IG: DHS Officers Use as Many as 17 Different Systems to Verify Identity of Foreign Nationals
(CNSNews.com) – Acting Inspector General for the Homeland Security Department, Charles Edwards testified before Congress Tuesday that “DHS officers at any of the 327 air, sea, or land border ports of entry have to access as many as 17 different DHS systems to verify the identity of foreign nationals and make admission decisions.”
“Some components have made progress in streamlining their systems. However, mobile devices such as use by some CBP officers and border patrol agents continue to lack adequate bandwidth and technology. This can hinder officers in the field attempting to fingerprint aliens or accessing law enforcement and immigrant databases,” Edwards said.
“In addition, longstanding mission overlap and inadequate information-sharing between CBP and ICE agents at the northern border have sometimes led to duplication of effort and concerns over officer safety,” Edwards told the House Homeland Security Subcommittee on Border and Maritime Security.
“This process is labor-intensive, and the inefficiency of using multiple data systems hinders border security officers in their efforts to verify or eliminate links to possible terrorism or other derogatory information,” Edwards said in prepared remarks.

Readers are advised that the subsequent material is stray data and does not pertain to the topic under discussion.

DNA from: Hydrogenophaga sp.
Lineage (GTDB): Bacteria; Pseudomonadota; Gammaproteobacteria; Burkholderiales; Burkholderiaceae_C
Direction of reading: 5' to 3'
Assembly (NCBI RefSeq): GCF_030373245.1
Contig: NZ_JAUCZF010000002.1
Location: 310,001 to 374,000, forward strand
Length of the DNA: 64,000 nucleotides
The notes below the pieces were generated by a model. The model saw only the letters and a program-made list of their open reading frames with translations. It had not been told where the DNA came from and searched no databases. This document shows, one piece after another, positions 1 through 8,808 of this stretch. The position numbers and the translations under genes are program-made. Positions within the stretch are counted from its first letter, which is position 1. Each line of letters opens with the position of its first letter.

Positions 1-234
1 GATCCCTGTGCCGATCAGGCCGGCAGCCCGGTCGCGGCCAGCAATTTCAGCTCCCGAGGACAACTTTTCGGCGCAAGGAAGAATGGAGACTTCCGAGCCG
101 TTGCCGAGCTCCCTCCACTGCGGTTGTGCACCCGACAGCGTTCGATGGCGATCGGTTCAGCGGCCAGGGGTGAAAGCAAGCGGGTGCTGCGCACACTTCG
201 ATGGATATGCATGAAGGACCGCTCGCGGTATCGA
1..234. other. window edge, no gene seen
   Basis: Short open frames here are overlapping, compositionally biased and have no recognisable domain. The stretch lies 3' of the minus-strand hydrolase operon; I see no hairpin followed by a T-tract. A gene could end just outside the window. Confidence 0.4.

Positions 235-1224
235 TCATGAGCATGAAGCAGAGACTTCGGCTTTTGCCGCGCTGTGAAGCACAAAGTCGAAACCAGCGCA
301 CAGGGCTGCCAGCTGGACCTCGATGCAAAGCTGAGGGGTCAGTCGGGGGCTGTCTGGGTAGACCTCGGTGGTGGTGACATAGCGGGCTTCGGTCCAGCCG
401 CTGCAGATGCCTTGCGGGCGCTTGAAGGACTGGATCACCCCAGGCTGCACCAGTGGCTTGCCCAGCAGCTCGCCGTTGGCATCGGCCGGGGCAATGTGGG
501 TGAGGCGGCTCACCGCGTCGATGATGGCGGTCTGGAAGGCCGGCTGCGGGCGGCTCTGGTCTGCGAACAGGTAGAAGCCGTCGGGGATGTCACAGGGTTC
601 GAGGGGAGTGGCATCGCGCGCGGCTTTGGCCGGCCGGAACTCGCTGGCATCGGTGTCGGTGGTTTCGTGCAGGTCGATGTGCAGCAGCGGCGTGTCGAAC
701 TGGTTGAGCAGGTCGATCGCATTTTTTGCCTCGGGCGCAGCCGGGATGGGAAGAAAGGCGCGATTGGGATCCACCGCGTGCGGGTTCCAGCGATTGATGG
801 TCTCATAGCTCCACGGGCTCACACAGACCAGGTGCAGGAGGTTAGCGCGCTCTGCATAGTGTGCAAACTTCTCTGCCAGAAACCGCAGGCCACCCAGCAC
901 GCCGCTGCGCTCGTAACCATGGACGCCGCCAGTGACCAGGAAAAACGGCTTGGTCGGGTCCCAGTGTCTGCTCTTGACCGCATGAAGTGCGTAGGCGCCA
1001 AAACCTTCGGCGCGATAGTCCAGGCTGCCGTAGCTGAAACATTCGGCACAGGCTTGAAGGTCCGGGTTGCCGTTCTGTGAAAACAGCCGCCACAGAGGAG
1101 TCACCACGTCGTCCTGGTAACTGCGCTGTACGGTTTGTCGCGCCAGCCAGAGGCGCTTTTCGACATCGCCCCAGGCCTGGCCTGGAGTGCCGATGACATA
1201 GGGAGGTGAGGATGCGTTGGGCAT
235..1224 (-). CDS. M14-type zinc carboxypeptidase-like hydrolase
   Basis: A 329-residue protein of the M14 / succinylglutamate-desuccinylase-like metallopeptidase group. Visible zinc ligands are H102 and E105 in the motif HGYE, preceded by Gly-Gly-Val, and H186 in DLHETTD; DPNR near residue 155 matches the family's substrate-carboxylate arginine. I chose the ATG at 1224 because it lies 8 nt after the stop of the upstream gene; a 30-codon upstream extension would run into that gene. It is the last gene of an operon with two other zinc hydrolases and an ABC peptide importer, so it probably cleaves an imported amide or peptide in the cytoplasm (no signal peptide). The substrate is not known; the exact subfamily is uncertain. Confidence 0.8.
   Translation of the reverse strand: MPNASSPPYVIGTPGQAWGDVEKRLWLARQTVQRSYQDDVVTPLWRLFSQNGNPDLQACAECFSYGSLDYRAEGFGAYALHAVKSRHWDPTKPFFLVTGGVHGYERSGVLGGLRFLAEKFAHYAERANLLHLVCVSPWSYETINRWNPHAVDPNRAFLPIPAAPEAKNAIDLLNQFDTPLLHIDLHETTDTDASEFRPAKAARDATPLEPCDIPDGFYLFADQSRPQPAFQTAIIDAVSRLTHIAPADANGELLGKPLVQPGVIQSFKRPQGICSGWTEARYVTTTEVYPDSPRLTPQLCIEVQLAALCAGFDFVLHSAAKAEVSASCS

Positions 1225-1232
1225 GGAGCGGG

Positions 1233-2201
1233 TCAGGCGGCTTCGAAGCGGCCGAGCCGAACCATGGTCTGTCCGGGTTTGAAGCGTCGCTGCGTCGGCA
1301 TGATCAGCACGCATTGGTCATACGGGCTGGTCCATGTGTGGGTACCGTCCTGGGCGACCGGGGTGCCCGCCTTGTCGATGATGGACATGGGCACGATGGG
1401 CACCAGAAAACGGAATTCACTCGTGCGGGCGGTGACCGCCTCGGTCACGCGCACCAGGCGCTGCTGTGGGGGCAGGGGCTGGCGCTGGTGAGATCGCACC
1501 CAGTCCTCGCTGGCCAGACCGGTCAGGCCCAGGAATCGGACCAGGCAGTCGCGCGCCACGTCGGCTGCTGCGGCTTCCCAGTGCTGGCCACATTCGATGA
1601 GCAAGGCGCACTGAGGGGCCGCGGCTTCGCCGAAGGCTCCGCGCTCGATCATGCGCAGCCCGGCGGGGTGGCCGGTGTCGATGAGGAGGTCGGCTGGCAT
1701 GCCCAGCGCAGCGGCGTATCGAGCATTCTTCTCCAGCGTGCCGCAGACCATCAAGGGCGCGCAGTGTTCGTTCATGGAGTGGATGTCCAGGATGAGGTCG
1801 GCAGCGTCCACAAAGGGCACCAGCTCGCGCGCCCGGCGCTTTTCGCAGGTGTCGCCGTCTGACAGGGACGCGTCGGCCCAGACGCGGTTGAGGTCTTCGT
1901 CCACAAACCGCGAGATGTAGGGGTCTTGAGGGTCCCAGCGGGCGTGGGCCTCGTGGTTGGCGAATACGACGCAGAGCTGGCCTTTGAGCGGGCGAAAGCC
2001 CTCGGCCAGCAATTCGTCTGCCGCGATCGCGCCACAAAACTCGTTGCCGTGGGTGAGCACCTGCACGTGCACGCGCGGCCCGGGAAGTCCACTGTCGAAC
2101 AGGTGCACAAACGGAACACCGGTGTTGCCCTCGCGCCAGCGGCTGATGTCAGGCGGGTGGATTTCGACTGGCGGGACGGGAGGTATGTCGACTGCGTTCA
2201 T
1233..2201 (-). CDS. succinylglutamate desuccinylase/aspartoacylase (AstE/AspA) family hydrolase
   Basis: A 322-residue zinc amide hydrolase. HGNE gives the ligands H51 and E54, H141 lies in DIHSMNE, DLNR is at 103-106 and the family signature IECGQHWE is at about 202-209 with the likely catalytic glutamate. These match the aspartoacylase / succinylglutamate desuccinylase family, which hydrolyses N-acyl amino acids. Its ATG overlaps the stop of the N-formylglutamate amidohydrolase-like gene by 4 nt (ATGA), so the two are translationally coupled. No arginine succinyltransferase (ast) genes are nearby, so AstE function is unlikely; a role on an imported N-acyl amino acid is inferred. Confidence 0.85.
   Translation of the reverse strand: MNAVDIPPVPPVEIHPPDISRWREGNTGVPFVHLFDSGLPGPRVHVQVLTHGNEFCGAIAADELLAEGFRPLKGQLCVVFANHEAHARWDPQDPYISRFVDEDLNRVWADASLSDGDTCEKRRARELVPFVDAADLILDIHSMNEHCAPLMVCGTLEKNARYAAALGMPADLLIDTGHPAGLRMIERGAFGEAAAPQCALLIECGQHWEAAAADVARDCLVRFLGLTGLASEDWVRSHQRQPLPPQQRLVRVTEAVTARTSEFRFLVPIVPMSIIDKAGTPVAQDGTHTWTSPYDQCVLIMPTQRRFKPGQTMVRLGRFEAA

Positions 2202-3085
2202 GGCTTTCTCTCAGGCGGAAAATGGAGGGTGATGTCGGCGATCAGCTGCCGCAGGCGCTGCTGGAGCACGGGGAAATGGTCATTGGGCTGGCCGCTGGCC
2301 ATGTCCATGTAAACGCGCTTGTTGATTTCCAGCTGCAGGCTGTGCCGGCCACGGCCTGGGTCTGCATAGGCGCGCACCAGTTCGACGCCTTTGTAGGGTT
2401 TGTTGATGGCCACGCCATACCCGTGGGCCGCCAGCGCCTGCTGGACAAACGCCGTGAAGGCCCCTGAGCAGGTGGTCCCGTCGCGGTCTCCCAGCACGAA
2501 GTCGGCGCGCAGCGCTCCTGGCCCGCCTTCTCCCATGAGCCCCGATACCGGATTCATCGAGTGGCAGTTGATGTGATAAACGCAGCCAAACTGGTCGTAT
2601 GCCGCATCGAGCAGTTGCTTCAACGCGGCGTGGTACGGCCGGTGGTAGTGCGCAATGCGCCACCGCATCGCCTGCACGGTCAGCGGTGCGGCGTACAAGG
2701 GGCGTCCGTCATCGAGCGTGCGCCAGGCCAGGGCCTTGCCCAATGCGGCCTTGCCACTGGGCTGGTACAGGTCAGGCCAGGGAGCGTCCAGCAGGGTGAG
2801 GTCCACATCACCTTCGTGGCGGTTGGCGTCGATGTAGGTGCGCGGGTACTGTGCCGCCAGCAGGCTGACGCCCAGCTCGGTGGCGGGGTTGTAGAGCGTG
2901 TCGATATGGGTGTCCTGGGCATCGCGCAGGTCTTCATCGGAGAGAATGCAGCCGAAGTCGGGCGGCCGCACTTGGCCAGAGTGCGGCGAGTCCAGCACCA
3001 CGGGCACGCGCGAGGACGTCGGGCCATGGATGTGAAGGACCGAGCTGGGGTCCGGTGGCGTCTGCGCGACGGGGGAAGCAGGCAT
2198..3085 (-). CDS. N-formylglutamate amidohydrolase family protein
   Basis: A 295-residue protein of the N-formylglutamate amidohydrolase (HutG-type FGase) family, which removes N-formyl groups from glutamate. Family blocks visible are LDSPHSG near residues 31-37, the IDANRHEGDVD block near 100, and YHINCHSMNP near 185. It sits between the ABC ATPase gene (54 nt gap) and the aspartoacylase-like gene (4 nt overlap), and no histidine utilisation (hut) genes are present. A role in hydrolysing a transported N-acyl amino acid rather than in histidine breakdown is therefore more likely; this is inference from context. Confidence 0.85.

“While CBP and U.S. Immigration and Customs Enforcement (ICE) have developed more streamlined software to conduct immigration inspections, apprehension, and enforcement, DHS officers with more complex border security caseloads still face challenges in data systems,” he added.
Edwards noted that “some ports of entry, land, and maritime border operations had unmet infrastructure needs.”
“For example,” he said, “at some land border ports of entry, limited direct access to law enforcement, intelligence, and immigration databases and high-speed Internet connections had a negative effect on the operations of these locations.”
“Some CBP Officers who conduct outbound screening – and most Border Patrol Agents in the field – use only mobile devices that lack the bandwidth and access to multiple databases that desktop terminals provide,” Edwards added.